Who should read this book: Futurists, thinkers, teachers, philosophers, economists…oh, and anyone that is concerned about the future of society.
History isn’t a single narrative, but thousands of alternative narratives. Whenever we choose to tell one, we are also choosing to silence others.
Yuval’s first book Sapiens explored human evolution, the agricultural revolution and the creation of modern society, asking some big questions like whether or not we’re really better off with all of the technological and cultural advancement around us.
Suppose you were given a choice between the following two vacation packages: Stone Age package: On day one we will hike for ten hours in a pristine forest, setting camp for the night in a clearing by a river. On day two we will canoe down the river for ten hours, camping on the shores of a small lake. On day three we will learn from the native people how to fish in the lake and how to find mushrooms in the nearby woods. Modern proletarian package: On day one we will work for ten hours in a polluted textile factory, passing the night in a cramped apartment block. On day two we will work for ten hours as cashiers in the local department store, going back to sleep in the same apartment block. On day three we will learn from the native people how to open a bank account and fill out mortgage forms. Which package would you choose?
Homo Deus is the sequel, extending the question to the future of our species. Where are we headed and do we really want to be going there? What can we learn from history; do we even have a choice, or is there an invisible hand dragging us forward? What are the pros and cons of the Data Religion that we find ourselves engulfed in? What is at stake? What will humans become?
Big Ideas from the book:
Since there is no script, and since humans fulfill no role in any great drama, terrible things might befall us and no power will come to save us or give meaning to our suffering. There won’t be a happy ending, or a bad ending, or any ending at all. Things just happen, one after the other. The modern world does not believe in purpose, only in cause. If modernity has a motto, it is ‘shit happens’.
Capitalism as religion
Yet is economic growth more important than family bonds? By presuming to make such ethical judgements, free-market capitalism has crossed the border from the land of science into that of religion.
You begin a game of chess with sixteen pieces, and you never finish a game with more. In rare cases a pawn may be transformed into a queen, but you cannot produce new pawns nor upgrade your knights into tanks. So chess players never have to consider investment. In contrast, many modern board games and computer games focus on investment and growth. Particularly telling are civilisation-style strategy games, such as Minecraft, The Settlers of Catan or Sid Meier’s Civilization. The game may be set in the Middle Ages, the Stone Age or some imaginary fairy land, but the principles always remain the same – and are always capitalist. Your aim is to establish a city, a kingdom or maybe an entire civilisation. You begin from a very modest base, perhaps just a village and its nearby fields. Your assets provide you with an initial income of wheat, wood, iron or gold. You then have to invest this income wisely.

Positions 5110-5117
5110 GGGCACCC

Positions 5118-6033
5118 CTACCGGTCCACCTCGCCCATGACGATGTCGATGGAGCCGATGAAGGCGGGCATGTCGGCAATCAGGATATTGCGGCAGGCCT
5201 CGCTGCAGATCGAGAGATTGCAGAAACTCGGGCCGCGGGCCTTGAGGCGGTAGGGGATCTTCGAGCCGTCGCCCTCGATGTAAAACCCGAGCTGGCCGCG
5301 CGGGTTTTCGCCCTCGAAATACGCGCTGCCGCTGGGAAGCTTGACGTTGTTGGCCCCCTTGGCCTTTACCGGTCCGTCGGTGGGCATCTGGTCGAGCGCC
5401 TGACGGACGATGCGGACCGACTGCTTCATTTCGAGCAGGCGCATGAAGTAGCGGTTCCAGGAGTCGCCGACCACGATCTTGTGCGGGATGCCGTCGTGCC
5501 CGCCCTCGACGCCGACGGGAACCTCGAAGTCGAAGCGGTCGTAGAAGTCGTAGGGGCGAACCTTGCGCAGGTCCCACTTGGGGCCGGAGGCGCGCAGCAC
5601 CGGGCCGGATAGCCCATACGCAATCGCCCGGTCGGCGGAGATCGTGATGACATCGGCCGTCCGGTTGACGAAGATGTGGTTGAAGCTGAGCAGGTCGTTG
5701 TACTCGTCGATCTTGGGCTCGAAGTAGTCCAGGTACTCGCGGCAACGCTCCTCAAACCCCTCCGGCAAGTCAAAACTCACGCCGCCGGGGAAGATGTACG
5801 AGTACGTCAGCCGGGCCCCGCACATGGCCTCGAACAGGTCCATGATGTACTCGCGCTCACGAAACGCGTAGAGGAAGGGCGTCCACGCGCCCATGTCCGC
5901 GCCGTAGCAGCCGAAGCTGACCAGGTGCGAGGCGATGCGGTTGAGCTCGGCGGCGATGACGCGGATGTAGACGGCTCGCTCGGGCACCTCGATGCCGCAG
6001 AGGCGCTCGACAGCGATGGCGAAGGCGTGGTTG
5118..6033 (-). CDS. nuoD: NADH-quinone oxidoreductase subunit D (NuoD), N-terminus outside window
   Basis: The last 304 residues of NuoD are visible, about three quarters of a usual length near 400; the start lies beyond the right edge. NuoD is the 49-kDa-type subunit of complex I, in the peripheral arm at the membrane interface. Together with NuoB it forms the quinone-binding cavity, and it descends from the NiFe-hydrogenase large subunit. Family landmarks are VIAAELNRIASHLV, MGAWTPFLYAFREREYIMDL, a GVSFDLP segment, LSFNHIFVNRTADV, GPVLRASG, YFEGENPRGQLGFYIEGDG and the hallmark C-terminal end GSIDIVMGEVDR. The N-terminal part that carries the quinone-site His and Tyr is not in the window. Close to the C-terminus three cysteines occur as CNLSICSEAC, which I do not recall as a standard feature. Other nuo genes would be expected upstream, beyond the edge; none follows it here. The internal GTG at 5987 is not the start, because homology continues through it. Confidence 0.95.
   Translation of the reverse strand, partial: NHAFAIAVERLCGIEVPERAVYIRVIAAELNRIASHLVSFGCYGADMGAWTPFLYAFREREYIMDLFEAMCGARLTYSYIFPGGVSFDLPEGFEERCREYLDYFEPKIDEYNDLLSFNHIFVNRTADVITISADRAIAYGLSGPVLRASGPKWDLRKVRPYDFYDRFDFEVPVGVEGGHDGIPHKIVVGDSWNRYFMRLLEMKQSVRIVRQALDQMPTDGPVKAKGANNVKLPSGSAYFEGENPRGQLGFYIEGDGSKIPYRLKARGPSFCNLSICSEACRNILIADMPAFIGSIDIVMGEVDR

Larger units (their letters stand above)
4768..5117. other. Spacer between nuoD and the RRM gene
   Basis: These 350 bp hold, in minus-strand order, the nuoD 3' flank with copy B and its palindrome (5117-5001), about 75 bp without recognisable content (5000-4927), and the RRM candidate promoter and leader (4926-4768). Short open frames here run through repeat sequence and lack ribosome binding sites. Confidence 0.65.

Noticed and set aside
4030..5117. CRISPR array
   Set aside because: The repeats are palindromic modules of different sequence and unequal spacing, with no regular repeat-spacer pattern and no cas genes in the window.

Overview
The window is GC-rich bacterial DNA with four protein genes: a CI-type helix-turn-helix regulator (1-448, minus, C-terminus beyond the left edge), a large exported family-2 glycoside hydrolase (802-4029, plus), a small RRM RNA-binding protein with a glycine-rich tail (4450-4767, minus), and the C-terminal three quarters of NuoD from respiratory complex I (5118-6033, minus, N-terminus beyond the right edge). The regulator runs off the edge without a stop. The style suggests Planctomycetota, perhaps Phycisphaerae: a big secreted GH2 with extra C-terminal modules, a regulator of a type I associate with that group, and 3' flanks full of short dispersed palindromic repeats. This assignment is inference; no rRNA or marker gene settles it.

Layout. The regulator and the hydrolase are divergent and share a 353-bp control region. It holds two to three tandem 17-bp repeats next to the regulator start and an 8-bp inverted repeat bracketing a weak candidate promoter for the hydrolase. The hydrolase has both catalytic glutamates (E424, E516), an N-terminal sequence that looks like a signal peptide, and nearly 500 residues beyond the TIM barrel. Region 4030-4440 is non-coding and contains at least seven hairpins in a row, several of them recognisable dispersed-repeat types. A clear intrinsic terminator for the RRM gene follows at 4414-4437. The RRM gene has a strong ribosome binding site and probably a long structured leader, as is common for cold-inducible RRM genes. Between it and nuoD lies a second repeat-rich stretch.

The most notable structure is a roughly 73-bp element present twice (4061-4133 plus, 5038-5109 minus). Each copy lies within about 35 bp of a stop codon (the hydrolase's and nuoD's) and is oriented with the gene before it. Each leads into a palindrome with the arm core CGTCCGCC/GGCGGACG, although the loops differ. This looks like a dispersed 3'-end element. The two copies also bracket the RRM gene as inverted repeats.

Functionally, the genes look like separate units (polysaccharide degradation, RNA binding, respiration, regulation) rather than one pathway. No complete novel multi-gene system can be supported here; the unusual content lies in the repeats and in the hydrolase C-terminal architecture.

The evolution of humanist philosophy
If everything is for sale, including the courts and the police, trust evaporates, credit vanishes and business withers.6 What, then, rescued modern society from collapse? Humankind was salvaged not by the law of supply and demand, but rather by the rise of a revolutionary new religion – humanism.
Power vacuums and complex systems
In a chaotic system tunnel vision has its advantages, and the billionaires’ power is strictly proportional to their goals. When the world’s richest tycoons want to make another billion dollars, they can easily game the system in order to do so. In contrast, if they felt inclined to reduce global inequality or stop global warming, even they wouldn’t be able to, because the system is far too complex. Yet power vacuums seldom last long. If in the twenty-first century traditional political structures can no longer process the data fast enough to produce meaningful visions, then new and more efficient structures will evolve to take their place. These new structures may be very different from any previous political institutions, whether democratic or authoritarian. The only question is who will build and control these structures. If humankind is no longer up to the task, perhaps it might give somebody else a try.
Data and algorithms as religion
In ancient times having power meant having access to data. Today having power means knowing what to ignore. So considering everything that is happening in our chaotic world, what should we focus on? If we think in term of months, we had probably better focus on immediate problems such as the turmoil in the Middle East, the refugee crisis in Europe and the slowing of the Chinese economy. If we think in terms of decades, then global warming, growing inequality and the disruption of the job market loom large. Yet if we take the really grand view of life, all other problems and developments are overshadowed by three interlinked processes: 1. Science is converging on an all-encompassing dogma, which says that organisms are algorithms and life is data processing. 2. Intelligence is decoupling from consciousness. 3. Non-conscious but highly intelligent algorithms may soon know us better than we know ourselves.
He leaves us with three big questions to consider…
- Are organisms really just algorithms, and is life really just data processing?
- What’s more valuable – intelligence or consciousness?
- What will happen to society, politics and daily life when non-conscious but highly intelligent algorithms know us better than we know ourselves?